Proceedings of the 13th International Newborn Brain Conference: Neuroprotection strategies in the neonate

Abou Mehrem, A., Al Awad, E., Anninck, K., Au-Young, S., Aydinol, N., Bartmann, P., Benders, M., et al. | JNPM 2022;

Effects of combined treatment of Inter-Alpha Inhibitor Proteins (IAIPs) with hypothermia in neonatal rats exposed with hypoxic-ischemic (HI) brain injury

Chen Xa, Wu Y, Kim B, Domonoske R, Lim Y, Stonestreet B

aWomen & Infants’ Hospital Of RI, 101 Dudley Street, Providence, United States

BACKGROUND: Hypoxic-ischemic (HI) brain injury is one of the most common neurological problems observed in infants. Hypothermia is the only approved therapy for neonatal HI encephalopathy. This therapy is only partially protective, cannot be used in preterm infants, and has a narrow therapeutic window after birth. Therefore, additional adjunctive therapies are urgently required. IAIPs are naturally plasma-derived proteins. We have previously shown that IAIP alone reduces cortical neuronal cell death, improves behavior outcomes, and attenuates brain volume loss in neonatal HI rats (Chen et al., 2019; Schuffels et al., 2020). However, the therapeutic effects of the combined treatment of IAIPs with hypothermia have not been previously established in neonatal rats.

PURPOSE: To examine the effects of combined treatment of IAIPs with hypothermia on brain infarct volumes after exposure to HI insults in male and female neonatal rats.

METHODOLOGY: The Rice-Vannucci method was used to induce HI, e.g. unilateral carotid artery ligation followed by hypoxic exposure to 90 min of 8% O2 at postnatal (P) day 7. After recovery of HI, the pups were treated either with normothermia (rectal temperature 36°C) or hypothermia (rectal temperature 30°C) for 3 h. The rats were randomly assigned to 6 groups: (1) normothermia+Placebo (PL, Sham); (2) normothermia+HI-PL; (3) normothermia+HI-IAIP; (4) hypothermia (rectal temperature 30)+Sham; (5) hypothermia+HI-PL; and (6) hypothermia+HI-IAIP. HI animals received PL (phosphate-buffered saline) or human plasma-derived IAIPs (30 mg/kg) intraperitoneally (i.p.) at 0, 24, and 48 h after HI. At P14, brains were collected for infarct volume measurement (Fig. A and B).


RESULTS: Under normothermia, treatment with IAIPs significantly attenuated brain volume loss in cohort (male+female), male and female neonatal rats (P<0.05, Fig. C). Compared to the normothermia+HI-PL group, the combined treatment of IAIPs with hypothermia attenuated brain volume loss in cohort and females (P<0.05), but not in males. In females, the brain volume loss in hypothermia+HI-IAIP groups was reduced compared to the normothermia+HI-IAIP, suggesting that the combined treatment of IAIPs with hypothermia enhanced IAIP neuroprotection in HI brain injury. No difference between hypothermia+HI-PL and hypothermia+HI-IAIP groups was observed.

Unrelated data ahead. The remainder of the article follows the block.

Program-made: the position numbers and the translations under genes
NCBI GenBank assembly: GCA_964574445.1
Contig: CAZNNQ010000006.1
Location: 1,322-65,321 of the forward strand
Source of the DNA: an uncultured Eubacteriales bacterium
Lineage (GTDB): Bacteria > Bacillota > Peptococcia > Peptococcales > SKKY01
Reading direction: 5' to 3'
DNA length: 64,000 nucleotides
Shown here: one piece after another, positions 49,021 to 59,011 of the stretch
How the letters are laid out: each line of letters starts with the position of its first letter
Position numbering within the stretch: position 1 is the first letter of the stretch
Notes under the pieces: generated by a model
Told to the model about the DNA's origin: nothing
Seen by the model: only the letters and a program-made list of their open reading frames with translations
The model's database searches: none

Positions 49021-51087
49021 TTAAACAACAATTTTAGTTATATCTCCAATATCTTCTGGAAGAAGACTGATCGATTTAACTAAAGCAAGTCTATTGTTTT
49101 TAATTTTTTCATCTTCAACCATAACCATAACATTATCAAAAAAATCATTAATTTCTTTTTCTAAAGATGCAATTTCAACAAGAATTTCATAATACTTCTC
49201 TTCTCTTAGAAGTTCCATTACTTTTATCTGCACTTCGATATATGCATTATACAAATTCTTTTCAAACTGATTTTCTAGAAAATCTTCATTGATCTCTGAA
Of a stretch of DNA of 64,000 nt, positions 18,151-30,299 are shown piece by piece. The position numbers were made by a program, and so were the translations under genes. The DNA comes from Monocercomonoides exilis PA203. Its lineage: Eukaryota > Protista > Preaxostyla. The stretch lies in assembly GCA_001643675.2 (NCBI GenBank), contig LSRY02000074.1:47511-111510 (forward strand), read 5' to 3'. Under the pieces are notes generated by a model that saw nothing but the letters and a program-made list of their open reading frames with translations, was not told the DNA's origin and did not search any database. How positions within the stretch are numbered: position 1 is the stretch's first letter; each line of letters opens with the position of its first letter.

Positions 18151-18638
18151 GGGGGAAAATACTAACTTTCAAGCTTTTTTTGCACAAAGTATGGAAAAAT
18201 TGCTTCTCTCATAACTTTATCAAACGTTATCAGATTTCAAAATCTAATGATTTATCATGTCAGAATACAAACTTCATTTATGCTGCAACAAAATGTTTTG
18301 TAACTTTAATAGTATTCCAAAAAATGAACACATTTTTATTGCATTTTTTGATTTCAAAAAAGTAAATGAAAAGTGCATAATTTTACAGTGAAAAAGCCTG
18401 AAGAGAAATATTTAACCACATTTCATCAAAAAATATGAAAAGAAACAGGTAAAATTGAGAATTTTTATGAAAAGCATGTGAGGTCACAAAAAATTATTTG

CONCLUSIONS: The combined treatment of IAIPs with hypothermia attenuates brain volume loss in cohort and female neonatal rats after exposure to HI. Although IAIPs could be an additional adjunctive therapy to infants that currently receive therapeutic hypothermia, the optimal dose, and therapeutic windows remain to be determined.


[1] Chen, X., et al., 2019. Neuroprotective effects of inter-alpha inhibitor proteins after hypoxic-ischemic brain injury in neonatal rats. Exp Neurol. 317, 244-259.

[2] Schuffels, S., et al., 2020. Effects of inter-alpha inhibitor proteins on brain injury after exposure of neonatal rats to severe hypoxia-ischemia. Exp Neurol. 334, 113442.

Therapeutic hypothermia in neonates with hypoxic ischemic encephalopathy: Update systematic review and meta-analysis

Dsouza Ja, Mathew Jb, Kaur Nb

aKasturba Medical College, Manipal, Manipal, India

bPostgraduate Institute of Medical Education and Research, Chandigarh, Chandigarh, India

BACKGROUND: Therapeutic hypothermia (TH) is the top-ranking intervention for neonatal hypoxic encephalopathy [1]. However, the recently-published HELIX trial, reported increased short-term and long-term mortality in developing country settings [2]. This necessitates an up-to-date systematic review to evaluate therapeutic hypothermia (intervention) versus normothermia (comparison) in neonatal hypoxic encephalopathy (population), on mortality and neuro-development (outcomes); and a separate analysis in developing country settings.